In addition, the current Tasmanian Biosecurity Import Requirement Database (TBIRD) has been disabled to make way for a new and improved database of biosecurity import requirements (TBIRD v2.0). TBIRD v2.0 will include import requirements relating to plants and plant products, animal health, wildlife and invasive species.

It is anticipated that TBIRD v2.0 will be available in mid-2020.

In the meantime, Tasmania’s import requirements for prescribed matter (plants and plant products) can be accessed via the PDF version of the PBMTas 2020 edition​.

(18/12/2019)
Categories: Cropping; Horticulture; Invasive Species; Natural environment; Pasture; Plant diseases; Plant pests; Policy and Legislation; Seeds; Timber imports; Freshwater pests; Gene technology; Livestock; Marine pests; Wildlife;


Biosecurity Advisory 29/2019 - Biosecurity Advisory Committee Announced

​The Minister for Primary Industries and Water, Guy Barnett, has announced appointments to the Tasmanian Biosecurity Advisory Committee.

The selection of the Committee followed a public expression of interest process and has been formed as an independent advisory body to the Government and Minister to help guide Government strategies and policy for biosecurity matters in Tasmania.

Members appointed to the Committee include industry leaders and experts across animal and plant agriculture, fisheries, science, environment, government, tourism and other representatives - drawn from across Tasmania.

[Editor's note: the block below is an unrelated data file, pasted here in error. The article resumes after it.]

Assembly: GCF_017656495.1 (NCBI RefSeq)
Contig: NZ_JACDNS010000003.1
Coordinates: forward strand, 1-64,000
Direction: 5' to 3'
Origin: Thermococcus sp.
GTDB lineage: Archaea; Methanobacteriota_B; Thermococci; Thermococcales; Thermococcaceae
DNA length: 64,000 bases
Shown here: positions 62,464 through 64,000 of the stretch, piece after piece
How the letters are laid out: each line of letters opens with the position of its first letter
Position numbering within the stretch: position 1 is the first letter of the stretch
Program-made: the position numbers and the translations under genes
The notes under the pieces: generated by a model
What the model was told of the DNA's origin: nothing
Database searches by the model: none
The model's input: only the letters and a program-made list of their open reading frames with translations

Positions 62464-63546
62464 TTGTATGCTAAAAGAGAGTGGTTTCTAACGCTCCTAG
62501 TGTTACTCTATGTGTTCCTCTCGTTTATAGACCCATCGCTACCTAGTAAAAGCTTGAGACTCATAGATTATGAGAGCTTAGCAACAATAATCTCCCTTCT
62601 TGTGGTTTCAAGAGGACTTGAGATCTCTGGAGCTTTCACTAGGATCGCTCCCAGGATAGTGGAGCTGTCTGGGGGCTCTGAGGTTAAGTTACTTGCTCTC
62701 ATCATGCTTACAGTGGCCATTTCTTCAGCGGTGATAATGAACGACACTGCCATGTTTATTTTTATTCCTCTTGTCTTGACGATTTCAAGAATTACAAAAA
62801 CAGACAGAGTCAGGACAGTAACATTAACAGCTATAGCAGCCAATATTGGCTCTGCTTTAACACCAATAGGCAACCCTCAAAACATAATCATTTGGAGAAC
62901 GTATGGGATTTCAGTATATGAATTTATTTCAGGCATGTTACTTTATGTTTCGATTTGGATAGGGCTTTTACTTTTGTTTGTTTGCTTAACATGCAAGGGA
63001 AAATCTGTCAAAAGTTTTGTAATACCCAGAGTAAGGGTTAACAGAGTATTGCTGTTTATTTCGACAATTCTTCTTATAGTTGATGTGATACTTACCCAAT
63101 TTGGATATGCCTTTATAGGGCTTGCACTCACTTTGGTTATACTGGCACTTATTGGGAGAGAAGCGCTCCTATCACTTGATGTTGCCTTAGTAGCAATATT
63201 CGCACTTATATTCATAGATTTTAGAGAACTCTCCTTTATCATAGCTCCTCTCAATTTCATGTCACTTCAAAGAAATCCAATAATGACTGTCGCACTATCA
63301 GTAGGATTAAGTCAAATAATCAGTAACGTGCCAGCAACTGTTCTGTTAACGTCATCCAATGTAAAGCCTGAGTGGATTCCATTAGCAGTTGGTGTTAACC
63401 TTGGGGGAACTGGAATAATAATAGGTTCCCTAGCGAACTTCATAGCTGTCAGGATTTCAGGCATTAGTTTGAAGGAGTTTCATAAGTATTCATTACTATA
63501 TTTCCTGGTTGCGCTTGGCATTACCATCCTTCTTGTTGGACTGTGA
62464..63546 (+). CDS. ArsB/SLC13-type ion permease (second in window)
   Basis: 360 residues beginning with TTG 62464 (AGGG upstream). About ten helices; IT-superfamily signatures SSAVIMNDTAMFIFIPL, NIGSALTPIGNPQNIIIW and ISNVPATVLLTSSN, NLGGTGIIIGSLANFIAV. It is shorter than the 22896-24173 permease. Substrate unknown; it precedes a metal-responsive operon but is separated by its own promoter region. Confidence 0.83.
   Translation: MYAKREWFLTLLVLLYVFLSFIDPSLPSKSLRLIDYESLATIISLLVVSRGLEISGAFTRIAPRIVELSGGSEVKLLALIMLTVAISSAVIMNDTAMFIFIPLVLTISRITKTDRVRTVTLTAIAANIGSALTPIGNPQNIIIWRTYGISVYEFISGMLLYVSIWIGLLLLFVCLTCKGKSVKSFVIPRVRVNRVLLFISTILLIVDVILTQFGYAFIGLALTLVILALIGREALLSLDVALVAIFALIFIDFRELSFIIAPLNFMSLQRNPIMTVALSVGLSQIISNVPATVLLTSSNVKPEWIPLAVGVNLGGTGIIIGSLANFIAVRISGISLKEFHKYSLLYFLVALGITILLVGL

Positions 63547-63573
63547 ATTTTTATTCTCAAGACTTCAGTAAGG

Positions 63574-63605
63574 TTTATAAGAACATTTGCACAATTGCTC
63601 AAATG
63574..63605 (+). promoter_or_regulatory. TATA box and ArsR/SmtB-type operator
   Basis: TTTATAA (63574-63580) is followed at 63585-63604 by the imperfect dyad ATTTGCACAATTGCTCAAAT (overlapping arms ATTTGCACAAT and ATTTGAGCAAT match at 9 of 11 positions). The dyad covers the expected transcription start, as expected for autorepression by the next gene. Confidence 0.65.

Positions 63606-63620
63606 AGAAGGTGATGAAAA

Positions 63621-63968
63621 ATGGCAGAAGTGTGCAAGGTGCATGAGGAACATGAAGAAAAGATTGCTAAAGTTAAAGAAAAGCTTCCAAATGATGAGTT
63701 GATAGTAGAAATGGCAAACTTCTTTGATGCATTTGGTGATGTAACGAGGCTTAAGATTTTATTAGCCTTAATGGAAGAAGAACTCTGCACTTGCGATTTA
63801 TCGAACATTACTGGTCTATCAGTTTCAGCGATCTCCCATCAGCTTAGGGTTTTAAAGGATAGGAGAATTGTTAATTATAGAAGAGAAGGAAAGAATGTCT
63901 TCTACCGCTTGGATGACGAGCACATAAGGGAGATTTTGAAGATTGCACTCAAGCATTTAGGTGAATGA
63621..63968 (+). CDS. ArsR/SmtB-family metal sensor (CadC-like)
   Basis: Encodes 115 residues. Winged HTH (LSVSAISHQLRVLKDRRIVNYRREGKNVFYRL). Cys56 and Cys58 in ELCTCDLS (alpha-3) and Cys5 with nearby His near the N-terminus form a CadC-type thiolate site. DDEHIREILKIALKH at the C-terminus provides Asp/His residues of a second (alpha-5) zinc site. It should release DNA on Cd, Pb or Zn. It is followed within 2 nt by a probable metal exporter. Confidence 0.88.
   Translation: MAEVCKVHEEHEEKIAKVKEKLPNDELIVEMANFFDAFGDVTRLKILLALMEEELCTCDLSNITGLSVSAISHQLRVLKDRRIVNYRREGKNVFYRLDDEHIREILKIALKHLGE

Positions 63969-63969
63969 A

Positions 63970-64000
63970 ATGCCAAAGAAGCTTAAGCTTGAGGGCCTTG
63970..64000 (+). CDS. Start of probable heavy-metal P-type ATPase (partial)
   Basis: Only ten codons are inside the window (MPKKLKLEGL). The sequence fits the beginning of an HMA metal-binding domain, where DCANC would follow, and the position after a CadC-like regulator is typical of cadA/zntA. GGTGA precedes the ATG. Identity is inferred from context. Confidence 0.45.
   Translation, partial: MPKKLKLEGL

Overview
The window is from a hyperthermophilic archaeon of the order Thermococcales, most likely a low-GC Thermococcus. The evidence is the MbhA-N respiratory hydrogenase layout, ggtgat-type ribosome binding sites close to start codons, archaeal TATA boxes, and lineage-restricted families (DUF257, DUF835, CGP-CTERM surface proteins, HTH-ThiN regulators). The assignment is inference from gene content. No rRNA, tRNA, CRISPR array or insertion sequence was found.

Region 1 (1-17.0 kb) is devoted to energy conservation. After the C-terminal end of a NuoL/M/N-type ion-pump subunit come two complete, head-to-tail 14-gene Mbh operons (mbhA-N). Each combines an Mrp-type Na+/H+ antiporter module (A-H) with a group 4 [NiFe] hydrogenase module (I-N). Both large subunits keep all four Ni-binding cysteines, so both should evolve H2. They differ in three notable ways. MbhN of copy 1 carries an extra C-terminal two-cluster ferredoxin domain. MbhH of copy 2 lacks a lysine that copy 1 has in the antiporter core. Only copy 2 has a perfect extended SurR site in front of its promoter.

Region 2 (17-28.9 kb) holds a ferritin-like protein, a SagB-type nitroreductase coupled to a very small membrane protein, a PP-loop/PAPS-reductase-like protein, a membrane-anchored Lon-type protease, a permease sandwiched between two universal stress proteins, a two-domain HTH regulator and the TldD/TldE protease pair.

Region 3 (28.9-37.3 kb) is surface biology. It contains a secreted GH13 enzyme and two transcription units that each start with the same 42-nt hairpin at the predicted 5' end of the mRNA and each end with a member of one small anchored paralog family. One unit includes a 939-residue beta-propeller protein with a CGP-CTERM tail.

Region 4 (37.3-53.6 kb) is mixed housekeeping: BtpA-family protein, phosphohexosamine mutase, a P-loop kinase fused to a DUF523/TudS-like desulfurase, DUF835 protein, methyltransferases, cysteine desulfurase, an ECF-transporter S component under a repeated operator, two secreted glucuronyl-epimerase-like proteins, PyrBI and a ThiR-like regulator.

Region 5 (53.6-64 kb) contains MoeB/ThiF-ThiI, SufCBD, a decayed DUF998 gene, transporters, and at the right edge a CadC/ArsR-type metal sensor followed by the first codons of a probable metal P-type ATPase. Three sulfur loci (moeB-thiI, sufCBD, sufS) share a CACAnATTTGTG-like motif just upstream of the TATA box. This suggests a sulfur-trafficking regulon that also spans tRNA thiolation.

Visit the Biosecurity Tasmania website for information on the Biosecurity Act 2019 and the Committee.​ www.dpipwe.tas.gov.au/biosecurity-act​​​

(28/11/2019)
Categories: Cropping; Freshwater pests; Gene technology; Horticulture; Invasive Species; Livestock; Marine pests; Natural environment; Pasture; Plant diseases; Plant pests; Policy and Legislation; Seeds; Timber imports; Wildlife;


Biosecurity Advisory 27/2019 - Import Risk Analysis - Pigeons and Fertile Pigeon Eggs

​A draft Import Risk Analysis (IRA) on the importation of live pigeons and their fertile eggs has been prepared by Biosecurity Tasmania.

The draft IRA is now available for public comment until 5pm Friday 3 January 2020. Public consultation is a critical component of the IRA process.

Pigeon Paramyxovirus 1 (PPMV1), the disease for which current import conditions were enacted, was detected in Tasmania in 2013. Both Pigeon Paramyxovirus 1 (PPMV1) and Pigeon rotavirus may cause a significant impact to individual pigeon owners and pigeon events. Given that these diseases are present in Tasmania, and that pigeon races across Bass Strait have recommenced, these risks are considered best managed on a flock and event basis by implementing sound biosecurity measures and/or flock vaccination under the advice of a veterinarian.

Therefore the IRA proposes that the importation into Tasmania of pigeons and their fertile eggs be amended to reflect the same requirements that have been adopted for poultry and cage birds -  that is importation without restriction, except for the requirement that imported animals appear healthy on visual inspection and be under no current movement restrictions.

Information on the IRA and how to make a submission can be found on the Biosecurity Tasmania website:

(26/11/2019)
Categories: Cropping; Freshwater pests; Gene technology; Horticulture; Invasive Species; Livestock; Marine pests; Natural environment; Pasture; Plant diseases; Plant pests; Policy and Legislation; Seeds; Timber imports; Wildlife;